Galleries - September 2016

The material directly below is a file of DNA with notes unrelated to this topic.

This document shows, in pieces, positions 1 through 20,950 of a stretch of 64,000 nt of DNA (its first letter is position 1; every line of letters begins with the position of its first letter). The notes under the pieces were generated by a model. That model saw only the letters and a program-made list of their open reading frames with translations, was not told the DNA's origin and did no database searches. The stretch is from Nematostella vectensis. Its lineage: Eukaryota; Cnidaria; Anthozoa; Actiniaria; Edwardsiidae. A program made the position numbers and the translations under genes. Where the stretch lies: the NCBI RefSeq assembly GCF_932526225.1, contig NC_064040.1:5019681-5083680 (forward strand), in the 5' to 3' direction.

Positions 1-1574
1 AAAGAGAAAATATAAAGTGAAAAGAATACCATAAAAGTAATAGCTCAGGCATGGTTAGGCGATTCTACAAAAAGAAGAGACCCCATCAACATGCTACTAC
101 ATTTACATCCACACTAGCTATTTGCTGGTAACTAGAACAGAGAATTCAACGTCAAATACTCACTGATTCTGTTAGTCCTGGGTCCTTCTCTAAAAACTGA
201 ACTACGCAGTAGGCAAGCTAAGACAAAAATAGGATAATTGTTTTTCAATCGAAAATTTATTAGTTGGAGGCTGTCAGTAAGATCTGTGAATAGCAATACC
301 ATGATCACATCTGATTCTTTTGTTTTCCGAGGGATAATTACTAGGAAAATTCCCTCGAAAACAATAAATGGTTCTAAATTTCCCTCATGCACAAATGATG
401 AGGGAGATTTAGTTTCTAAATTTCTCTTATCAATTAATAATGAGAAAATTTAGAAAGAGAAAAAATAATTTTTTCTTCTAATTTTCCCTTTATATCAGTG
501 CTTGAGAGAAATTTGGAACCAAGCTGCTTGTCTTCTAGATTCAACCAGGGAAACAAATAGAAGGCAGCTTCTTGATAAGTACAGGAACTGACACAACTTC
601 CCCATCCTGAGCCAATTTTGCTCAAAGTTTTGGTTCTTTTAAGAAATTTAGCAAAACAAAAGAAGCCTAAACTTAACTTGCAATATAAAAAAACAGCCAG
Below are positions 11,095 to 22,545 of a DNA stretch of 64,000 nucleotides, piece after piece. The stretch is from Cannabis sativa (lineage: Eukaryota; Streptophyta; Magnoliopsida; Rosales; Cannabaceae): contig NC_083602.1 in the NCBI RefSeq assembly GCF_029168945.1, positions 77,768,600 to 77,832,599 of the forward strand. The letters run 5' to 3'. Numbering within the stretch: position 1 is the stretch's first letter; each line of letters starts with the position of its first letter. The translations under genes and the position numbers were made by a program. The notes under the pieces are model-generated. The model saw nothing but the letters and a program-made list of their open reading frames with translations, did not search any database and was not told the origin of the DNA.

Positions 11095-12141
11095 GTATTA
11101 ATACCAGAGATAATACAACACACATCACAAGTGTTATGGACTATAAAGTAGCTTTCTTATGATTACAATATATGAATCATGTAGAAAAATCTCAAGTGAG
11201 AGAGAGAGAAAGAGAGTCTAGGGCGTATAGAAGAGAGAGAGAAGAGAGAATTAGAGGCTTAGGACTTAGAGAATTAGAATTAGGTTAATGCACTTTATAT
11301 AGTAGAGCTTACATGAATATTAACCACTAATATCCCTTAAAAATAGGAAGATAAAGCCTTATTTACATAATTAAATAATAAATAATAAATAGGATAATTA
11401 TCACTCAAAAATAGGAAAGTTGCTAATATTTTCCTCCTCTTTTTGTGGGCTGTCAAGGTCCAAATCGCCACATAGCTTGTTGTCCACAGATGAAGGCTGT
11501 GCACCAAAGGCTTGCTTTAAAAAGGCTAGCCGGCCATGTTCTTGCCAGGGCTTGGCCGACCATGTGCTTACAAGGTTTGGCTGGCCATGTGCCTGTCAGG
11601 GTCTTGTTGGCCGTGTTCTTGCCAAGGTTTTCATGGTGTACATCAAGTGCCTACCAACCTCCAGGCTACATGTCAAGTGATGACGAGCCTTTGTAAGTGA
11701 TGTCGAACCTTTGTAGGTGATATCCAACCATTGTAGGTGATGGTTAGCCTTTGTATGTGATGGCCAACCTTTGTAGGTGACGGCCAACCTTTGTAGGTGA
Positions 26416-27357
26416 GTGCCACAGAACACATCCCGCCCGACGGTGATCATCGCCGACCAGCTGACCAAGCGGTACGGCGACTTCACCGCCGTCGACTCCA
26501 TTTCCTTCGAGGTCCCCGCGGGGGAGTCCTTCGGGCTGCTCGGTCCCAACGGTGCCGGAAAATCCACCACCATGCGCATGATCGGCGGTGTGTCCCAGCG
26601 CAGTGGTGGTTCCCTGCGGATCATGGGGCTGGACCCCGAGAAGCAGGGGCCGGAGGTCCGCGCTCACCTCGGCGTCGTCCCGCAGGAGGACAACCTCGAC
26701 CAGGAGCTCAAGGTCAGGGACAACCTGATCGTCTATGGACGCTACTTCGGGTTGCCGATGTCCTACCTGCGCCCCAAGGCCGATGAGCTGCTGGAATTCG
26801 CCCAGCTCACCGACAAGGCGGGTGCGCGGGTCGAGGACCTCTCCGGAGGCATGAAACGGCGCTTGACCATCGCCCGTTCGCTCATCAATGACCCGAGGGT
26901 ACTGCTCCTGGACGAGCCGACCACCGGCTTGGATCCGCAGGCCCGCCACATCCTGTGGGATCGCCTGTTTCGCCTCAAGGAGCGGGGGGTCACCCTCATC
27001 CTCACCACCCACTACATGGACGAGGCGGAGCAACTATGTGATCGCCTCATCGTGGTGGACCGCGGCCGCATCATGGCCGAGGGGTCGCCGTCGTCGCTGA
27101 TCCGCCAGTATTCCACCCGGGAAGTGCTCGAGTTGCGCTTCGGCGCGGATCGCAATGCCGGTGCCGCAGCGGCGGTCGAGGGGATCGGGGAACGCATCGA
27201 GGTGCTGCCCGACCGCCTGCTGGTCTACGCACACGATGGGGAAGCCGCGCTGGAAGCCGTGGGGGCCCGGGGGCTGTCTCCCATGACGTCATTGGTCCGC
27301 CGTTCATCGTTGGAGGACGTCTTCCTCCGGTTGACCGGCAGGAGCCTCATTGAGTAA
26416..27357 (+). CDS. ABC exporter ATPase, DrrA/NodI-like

When Wilhelmina (Willie) Barns- Graham died in 2004 we said farewell to an artist whose long career had become intrinsically linked to St Ives and the classic mid-century modernism with which it has become synonymous. Born in Scotland in 1912, Barns-Graham was determined, even as a child, to be an artist. Parental opposition was thwarted with the help of an indulgent aunt and she enrolled at Edinburgh College of Art. It was a heady time to be a student there with influential tutors such as William Gillies, S J Peploe, and for a short but significant period, William MacTaggart from whom she absorbed both a delight in drawing and a particular sensitivity to the use of colour. The timing of her arrival in St Ives in 1940 was similarly opportune. The established arts community was growing, reinforced by refugees from the war and by the influence of such key modernists as Gabo, Nicholson and Hepworth. She swiftly became part of the coterie and joined both the Newlyn and St Ives Societies of Artists before becoming a founder member of The Crypt Group, a break away radical offshoot that led to the formation of The Penwith Society of Artists. She never lost her links, both physical and emotional, with Scotland however, and when her aunt left her a house in St Andrews she divided her working practice between there and St Ives. Three exhibitions this month celebrate the work of Wilhelmina Barns-Graham. In St Ives the Belgrave Gallery is showing a selection of paintings and prints that are pertinent to her time there. Always a consummate draughtswoman who regarded drawing as “a discipline of the mind”, and returned to it throughout her life, her work never ceased to evolve using colour and form in the abstract idiom that was her own. The work at Belgrave Gallery traces that evolution in St Ives. At the publicly funded Penlee House Gallery in Penzance, ‘Wilhelmina Barns-Graham: A Scottish Artist in St Ives’ views her career through a different lens, by looking more closely at her training in Edinburgh and the continuing inspiration she found in Scotland. Meanwhile in London the Barns-Graham ‘moment’ continues with the Leyden Gallery’s exploration of her astonishing late flowering as a printmaker; this first took off in 1991 when, aged almost 80, she started making screen prints with the renowned Kip Gresham at Curwen Studio, having only ever made the most occasional of pieces before. Then in 1998, the Graal Press introduced her to the joys of their newly developed water based ink screen print technique. The comparative ease and freedom it now provided her with, allowing individual brush strokes to be captured directly on the acetate, suited her boldly expressive painting style admirably, and a stream of prints of extraordinary exuberance and formal daring followed. The Leyden Gallery is showing some six prints from 1999-2001 which speak for themselves in this respect. By also showing them alongside a fine early abstract painting from 1973-76, it highlights the huge artistic progression Barns-Graham continued to make right into her 90s. From her early obscurity in the male-dominated art worlds of Scotland and St Ives, this was quite some journey. Pip Palmer & Nicholas Usherwood from top: ‘ Vision in Time’ 2000, Leyden Gallery ‘Black Rocks’ 1952, Belgrave St Ives ‘The Blue Studio’ 1947-8, Penlee House Gallery 10 GALLERIES SEPTEMBER 2016 Wilhelmina Barns-Graham